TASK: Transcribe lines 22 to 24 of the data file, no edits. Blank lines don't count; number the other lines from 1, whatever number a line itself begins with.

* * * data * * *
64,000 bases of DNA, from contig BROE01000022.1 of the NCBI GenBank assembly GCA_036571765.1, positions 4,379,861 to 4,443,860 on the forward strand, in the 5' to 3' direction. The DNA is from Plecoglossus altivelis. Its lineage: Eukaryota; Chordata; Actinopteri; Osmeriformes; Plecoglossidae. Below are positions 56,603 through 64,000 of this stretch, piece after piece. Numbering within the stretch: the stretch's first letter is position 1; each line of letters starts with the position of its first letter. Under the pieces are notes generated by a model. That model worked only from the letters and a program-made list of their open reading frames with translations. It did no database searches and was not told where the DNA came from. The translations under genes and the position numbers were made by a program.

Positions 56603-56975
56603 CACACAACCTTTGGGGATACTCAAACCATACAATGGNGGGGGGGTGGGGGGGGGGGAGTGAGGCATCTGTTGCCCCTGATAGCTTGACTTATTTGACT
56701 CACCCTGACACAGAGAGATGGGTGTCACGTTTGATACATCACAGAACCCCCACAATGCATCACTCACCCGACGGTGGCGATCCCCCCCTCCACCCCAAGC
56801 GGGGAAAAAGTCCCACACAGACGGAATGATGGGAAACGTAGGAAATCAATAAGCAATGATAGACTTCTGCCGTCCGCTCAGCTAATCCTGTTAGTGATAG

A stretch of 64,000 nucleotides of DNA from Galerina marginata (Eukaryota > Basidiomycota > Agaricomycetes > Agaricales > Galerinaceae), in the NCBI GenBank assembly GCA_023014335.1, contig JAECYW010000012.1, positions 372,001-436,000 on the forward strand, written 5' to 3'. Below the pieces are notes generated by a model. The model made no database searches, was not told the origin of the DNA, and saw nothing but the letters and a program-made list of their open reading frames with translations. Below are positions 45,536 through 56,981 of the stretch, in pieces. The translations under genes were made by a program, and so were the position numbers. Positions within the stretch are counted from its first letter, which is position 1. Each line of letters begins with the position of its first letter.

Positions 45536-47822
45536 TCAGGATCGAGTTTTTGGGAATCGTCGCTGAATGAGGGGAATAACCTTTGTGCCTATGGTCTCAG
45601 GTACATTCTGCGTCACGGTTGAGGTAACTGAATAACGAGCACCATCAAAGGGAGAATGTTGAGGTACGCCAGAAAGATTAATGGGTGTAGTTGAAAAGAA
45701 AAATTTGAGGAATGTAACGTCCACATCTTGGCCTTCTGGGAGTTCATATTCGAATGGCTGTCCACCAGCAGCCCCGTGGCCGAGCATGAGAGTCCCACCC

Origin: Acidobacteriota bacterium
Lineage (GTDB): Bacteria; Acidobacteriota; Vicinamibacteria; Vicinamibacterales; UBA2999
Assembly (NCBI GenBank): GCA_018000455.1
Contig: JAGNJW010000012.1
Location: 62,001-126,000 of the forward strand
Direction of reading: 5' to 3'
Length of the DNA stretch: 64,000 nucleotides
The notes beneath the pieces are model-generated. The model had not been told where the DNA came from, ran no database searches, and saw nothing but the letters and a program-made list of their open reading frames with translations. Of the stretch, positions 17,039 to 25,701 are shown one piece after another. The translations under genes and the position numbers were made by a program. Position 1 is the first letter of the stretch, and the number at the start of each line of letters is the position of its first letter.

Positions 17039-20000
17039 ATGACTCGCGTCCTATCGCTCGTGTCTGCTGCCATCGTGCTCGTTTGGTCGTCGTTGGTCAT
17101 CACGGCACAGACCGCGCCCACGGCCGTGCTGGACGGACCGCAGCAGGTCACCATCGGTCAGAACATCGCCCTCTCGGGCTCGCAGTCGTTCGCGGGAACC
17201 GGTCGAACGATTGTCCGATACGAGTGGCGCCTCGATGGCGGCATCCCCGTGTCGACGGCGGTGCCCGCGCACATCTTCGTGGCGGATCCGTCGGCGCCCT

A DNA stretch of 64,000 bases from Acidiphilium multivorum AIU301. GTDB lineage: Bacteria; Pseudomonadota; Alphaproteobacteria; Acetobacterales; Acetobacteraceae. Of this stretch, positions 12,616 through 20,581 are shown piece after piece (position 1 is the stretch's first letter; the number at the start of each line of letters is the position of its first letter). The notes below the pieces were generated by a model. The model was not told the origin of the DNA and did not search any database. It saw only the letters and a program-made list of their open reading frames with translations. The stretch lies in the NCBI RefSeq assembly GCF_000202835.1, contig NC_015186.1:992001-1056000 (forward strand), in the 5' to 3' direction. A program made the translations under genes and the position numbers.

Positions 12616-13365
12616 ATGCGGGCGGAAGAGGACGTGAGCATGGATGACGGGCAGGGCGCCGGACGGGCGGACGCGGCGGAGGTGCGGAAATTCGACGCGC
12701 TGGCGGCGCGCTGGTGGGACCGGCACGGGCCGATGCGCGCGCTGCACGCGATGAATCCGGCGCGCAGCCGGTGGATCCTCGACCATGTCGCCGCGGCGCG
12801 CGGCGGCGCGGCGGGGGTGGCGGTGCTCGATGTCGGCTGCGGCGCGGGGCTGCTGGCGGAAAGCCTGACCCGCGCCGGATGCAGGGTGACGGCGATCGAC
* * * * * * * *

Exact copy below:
17201 GGTCGAACGATTGTCCGATACGAGTGGCGCCTCGATGGCGGCATCCCCGTGTCGACGGCGGTGCCCGCGCACATCTTCGTGGCGGATCCGTCGGCGCCCT

A DNA stretch of 64,000 bases from Acidiphilium multivorum AIU301. GTDB lineage: Bacteria; Pseudomonadota; Alphaproteobacteria; Acetobacterales; Acetobacteraceae. Of this stretch, positions 12,616 through 20,581 are shown piece after piece (position 1 is the stretch's first letter; the number at the start of each line of letters is the position of its first letter). The notes below the pieces were generated by a model. The model was not told the origin of the DNA and did not search any database. It saw only the letters and a program-made list of their open reading frames with translations. The stretch lies in the NCBI RefSeq assembly GCF_000202835.1, contig NC_015186.1:992001-1056000 (forward strand), in the 5' to 3' direction. A program made the translations under genes and the position numbers.

Positions 12616-13365